Chicago bisected bridges are the coolest. I think they should raise them every day just so I’m entertained at lunchtime.
- I’m one week late to the party on this, but I too have my informed-Internet-guy opinion on the outing of Redditor Violentacrez by Gawker. Short version? Totally OK with it and, in fact, excited to see it happen.
The first question is always whether anything illegal occurred. This dude skated right up to the line of any number of anti-harassment and child-pornography statutes, but he apparently didn’t cross any of them. Question No. 2 is whether there’s a violation of the First Amendment right to free speech. Did the government get involved here? No, it’s two private actors. (Three if you count Reddit itself.)
So with that out of the way, it’s situational-ethics time. I fully agree with this post at Popehat:
Is this a bad thing? That’s a question I’ve been struggling with for years. To the extent that I think that it’s bad, it may just be because I disagree with the consequences that the marketplace of ideas produces in a particular case. If “Violentacrez” had said and did everything he did in public under his own name, I’d have no problem with the marketplace of ideas producing social consequences. So why, exactly, should Violentacrez expect to have a protected right to be free of those consequences? Put another way — why should someone who devotes himself to upsetting people, and who promotes creeper forums, not be treated like someone who devotes himself to upsetting people and promotes creeper forums?
The thing to remember is that the Internet is an extension of the public space. Internet anonymity is just a mask, so if you don’t want to be found out, you’d better buy a high-quality mask and take damn good care that you’ve glued it tight to your face before you go running down Main Street shouting every manner of obscenity, waving giant up-skirt photos of the very same people walking down the street next to you. And if your behavior is offensive enough to spark huge levels of interest in finding out who’s this asshole in a mask such that someone manages to follow you home, watches you take off your mask on the porch and then goes back to the street with an even bigger poster saying “THAT ASSHOLE MASK GUY IS MICHAEL BRUTSCH”? Karma is a bitch, and you should have known you could be found out at any time.
Do I feel bad about him losing his job? Nope; that’s the benefit of at-will employment. What about his wife’s health insurance? Chalk that one up to the broader national stupidity of tying health insurance to employment in the first place. This is a case of reaping what you sow, and I hope it reinforces the fact that going online doesn’t divorce the consequences from the actions.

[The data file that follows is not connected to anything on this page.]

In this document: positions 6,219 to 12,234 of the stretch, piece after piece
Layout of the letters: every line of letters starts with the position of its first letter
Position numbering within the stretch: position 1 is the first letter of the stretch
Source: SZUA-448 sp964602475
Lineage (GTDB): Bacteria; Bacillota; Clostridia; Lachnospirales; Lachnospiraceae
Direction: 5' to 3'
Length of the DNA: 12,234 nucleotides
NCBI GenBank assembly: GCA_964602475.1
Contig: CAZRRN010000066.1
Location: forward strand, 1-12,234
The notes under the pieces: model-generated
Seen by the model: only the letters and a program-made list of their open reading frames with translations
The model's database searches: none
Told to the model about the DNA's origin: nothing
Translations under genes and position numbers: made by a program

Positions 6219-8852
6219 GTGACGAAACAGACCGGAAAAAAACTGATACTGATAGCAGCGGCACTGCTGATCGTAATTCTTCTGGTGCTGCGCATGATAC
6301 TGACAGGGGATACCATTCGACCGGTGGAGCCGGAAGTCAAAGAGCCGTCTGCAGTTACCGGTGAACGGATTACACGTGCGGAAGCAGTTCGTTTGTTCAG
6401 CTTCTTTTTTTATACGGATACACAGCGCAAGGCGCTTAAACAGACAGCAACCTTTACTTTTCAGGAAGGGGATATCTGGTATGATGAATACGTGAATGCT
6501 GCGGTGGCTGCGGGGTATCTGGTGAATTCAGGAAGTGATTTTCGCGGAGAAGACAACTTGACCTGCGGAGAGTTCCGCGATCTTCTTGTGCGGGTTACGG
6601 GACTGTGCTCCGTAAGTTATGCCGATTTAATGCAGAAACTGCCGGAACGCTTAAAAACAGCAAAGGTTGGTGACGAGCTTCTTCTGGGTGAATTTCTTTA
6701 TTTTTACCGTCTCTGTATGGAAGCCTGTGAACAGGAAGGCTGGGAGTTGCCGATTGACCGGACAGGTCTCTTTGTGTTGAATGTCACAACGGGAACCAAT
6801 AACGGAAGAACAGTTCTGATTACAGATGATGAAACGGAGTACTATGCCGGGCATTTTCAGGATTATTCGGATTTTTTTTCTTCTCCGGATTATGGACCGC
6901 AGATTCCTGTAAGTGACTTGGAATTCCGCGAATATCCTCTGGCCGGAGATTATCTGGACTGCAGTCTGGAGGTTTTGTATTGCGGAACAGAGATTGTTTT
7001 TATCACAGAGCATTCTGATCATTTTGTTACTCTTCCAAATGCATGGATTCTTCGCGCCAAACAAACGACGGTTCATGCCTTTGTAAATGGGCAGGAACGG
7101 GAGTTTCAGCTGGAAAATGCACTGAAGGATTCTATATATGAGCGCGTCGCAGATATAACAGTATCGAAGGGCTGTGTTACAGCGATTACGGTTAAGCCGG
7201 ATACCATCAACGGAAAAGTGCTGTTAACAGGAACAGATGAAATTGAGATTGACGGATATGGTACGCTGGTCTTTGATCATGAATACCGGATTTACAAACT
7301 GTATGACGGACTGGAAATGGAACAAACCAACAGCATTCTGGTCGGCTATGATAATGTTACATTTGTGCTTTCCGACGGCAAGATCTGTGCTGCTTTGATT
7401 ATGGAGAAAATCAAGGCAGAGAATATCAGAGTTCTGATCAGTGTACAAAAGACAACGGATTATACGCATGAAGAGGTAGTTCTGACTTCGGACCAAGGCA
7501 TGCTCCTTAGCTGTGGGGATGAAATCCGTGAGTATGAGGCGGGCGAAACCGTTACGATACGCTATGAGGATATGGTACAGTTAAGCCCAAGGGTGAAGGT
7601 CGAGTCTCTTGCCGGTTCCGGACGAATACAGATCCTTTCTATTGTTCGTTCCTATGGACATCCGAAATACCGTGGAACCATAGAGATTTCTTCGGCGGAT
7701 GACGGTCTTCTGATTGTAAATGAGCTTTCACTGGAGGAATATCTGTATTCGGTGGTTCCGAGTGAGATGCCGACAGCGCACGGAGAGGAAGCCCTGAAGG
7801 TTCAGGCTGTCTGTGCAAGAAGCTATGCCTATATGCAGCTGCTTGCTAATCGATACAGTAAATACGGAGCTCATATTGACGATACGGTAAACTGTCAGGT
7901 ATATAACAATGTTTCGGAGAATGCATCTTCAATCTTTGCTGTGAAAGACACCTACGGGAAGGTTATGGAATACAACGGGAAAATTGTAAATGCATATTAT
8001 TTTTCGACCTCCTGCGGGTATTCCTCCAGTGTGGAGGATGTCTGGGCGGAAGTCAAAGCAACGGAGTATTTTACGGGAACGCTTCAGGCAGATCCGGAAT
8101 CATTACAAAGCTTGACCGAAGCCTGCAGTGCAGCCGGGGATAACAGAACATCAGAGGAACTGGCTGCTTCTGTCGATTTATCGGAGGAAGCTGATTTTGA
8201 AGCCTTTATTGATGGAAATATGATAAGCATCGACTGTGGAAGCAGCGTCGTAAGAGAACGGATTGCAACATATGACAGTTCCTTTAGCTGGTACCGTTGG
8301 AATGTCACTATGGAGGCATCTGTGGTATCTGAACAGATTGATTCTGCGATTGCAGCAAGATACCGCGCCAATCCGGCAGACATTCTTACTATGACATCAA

- And one more relevant piece: If your website’s full of assholes, it’s your fault.
- The editor-in-chief from my years at TIME, Jim Kelly, wrote a Vanity Fair article defending Tina Brown in the aftermath of Newsweek ending its print edition. Now never mind that only the dead-tree version of Newsweek, not the magazine itself, is going away; it’s frustrating that people assume the outdated print format is the whole of the magazine, but that’s not my issue with the piece. Never mind also that I think Tina Brown got way too trollish with the magazine. Jim writes that Newsweek, and the broader newsmagazine format, is a victim of Internet-media consumers caring more about their friends’ opinions on the issues than they care about expert takes and analysis. In truth people have always cared about their friends’ opinions, but the idea that people no longer want expert insight is just wrong.
The problem here is that expert insight is defined very narrowly: a collection of people, writing under the same publication umbrella, who really know their stuff and want to help you understand their interest and outlook. This still exists! Themed content sites featuring expert analysis are all over the web. The big shift is that in this day and age, the expert is as likely to be publishing on his or her own than to be writing for a single title. Writers can be their own titles and are freer than ever to move between different publications and sites, providing both a richer base of opinion for outlets and a greater equity and sense of control to the writers themselves. Juan Cole from the University of Michigan (go Blue) is a great example of this: He knows a lot about the Middle East, he knows people want to know about the Middle East, and he started a very popular blog to connect the dots and get the expert analysis flowing. How does this at all show that expert analysis has been devalued? Throw in friends who read these expert opinions and now have the heightened ability to share them with via social media, and we’ve now shown that even those derided friends’ opinions themselves have a greater expertise-disseminating role than ever.
Expertise isn’t dead, it’s just free to do its own thing. That’s unfortunate for newsmagazines, but a huge boon to inquisitive readers.
- And in the wake of a week where I almost broke even on picks and the Steelers won a game, my Week 8 locks. Some really strange lines on Yahoo! this week – system glitch?
Last week: 6-7; Overall: 36-65 (ouch)
At Minnesota -6.5 Tampa Bay
New England -7 St. Louis
At Tennessee -3.5 Indianapolis
At Green Bay 0 Jacksonville (!!!)
San Diego -2.5 At Cleveland
At Philadelphia -2.5 Atlanta
At Detroit -2 Seattle
At NY Jets -2 Miami
At Chicago -7.5 Carolina
At Pittsburgh -4.5 Washington
At Kansas City -1.5 Oakland
NY Giants -1 At Dallas
At Denver -6 New Orleans
San Francisco -7 At Arizona